A few days ago one of my students handed me her violin to tune at the beginning of her lesson, and to my great dismay I found a couple of very deep cracks running out of the right f-hole.
It was clearly a new injury; I am very familiar with her fiddle. It is a nice-quality student instrument that the family had recently purchased, which made it all the more painful. What happened? It could have been the school field trip, in which the violin had been transported with a lot of other instruments, possibly jostled around, possibly left in a too-cold or too-warm vehicle.
But I found another possible culprit: her violin case, in which the violin is quite elevated and the spinner for the bow is awfully low. She'd placed a cloth underneath the violin, elevating it further, and I could easily see a scenario where the lid came down and the spinner intersected with the wood. Thank goodness, they will take it to a good luthier, who should be able to diagnose the problem and fix the crack quite well. And possibly hook her up with a new case!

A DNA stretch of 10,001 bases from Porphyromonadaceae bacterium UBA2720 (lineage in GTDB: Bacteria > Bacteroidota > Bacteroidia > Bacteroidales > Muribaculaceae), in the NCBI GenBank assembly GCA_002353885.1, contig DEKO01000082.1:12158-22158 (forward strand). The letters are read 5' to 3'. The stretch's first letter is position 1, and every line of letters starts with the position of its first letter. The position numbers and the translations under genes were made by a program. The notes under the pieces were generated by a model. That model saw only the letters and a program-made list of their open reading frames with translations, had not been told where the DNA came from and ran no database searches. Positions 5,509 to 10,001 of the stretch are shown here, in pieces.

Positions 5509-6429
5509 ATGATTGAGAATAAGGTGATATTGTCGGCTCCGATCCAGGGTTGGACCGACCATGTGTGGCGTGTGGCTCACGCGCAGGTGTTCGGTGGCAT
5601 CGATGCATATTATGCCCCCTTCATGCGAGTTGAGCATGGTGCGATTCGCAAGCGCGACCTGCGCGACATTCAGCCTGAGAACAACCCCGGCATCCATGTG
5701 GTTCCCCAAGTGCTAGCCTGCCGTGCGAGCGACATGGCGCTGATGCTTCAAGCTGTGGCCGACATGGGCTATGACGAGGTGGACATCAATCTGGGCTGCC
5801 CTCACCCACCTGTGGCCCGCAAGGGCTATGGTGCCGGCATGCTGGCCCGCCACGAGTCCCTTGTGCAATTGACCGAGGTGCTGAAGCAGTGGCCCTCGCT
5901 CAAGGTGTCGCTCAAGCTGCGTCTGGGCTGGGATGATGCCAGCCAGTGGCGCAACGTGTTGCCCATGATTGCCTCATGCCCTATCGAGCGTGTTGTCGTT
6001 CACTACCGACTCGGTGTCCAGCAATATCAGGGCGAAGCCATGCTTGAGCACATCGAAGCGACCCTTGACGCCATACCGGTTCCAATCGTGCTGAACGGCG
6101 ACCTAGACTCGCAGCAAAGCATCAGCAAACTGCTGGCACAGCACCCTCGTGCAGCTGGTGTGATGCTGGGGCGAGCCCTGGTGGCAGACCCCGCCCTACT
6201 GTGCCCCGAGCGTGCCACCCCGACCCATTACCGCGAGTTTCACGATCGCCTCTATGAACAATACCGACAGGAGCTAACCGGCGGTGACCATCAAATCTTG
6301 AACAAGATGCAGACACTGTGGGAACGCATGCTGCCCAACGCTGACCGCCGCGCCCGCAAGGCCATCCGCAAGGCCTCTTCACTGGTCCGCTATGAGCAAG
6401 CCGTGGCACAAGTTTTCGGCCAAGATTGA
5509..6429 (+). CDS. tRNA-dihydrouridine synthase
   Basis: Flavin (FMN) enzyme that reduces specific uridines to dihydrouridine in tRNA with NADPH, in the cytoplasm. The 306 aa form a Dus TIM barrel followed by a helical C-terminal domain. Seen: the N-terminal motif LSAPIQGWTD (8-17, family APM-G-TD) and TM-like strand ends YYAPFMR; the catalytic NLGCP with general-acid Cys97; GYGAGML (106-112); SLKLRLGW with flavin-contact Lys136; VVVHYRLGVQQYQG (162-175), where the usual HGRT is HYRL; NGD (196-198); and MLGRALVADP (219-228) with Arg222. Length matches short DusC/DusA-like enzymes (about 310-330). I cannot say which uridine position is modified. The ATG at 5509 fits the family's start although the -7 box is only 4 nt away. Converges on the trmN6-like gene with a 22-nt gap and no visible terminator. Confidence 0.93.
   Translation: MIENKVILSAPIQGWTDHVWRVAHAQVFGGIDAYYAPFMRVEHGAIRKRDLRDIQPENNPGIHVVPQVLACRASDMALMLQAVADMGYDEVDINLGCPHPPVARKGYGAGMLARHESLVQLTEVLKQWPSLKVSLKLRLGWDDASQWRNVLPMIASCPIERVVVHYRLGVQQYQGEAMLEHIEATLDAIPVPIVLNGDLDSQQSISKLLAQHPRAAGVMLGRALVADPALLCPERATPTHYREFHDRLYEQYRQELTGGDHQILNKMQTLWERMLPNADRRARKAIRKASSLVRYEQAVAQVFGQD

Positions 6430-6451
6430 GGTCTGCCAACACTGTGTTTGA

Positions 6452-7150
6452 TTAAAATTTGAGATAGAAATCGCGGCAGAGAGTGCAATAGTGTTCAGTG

But it is very, very upsetting when one finds damage on one's instrument, whether it is caused by blunt trauma, injury in transport, or the long-term use of something like a case or a tuner that cuts down into the wood. Most often, a good violin maker can fix most problems -- I've even heard of resurrecting a violin after it's been driven over by a car! But still, we want to avoid the damage in the first place!
Have you ever damaged your violin, or had it damaged by something or someone else? Let us know what happened. Maybe your story will help someone else avoid the same fate!
Thank you to Morgan Watkins for sending me this vote idea! I invite you to e-mail me with your ideas!
You might also like:
This article has been archived and is no longer accepting comments.
Violinist.com is made possible by...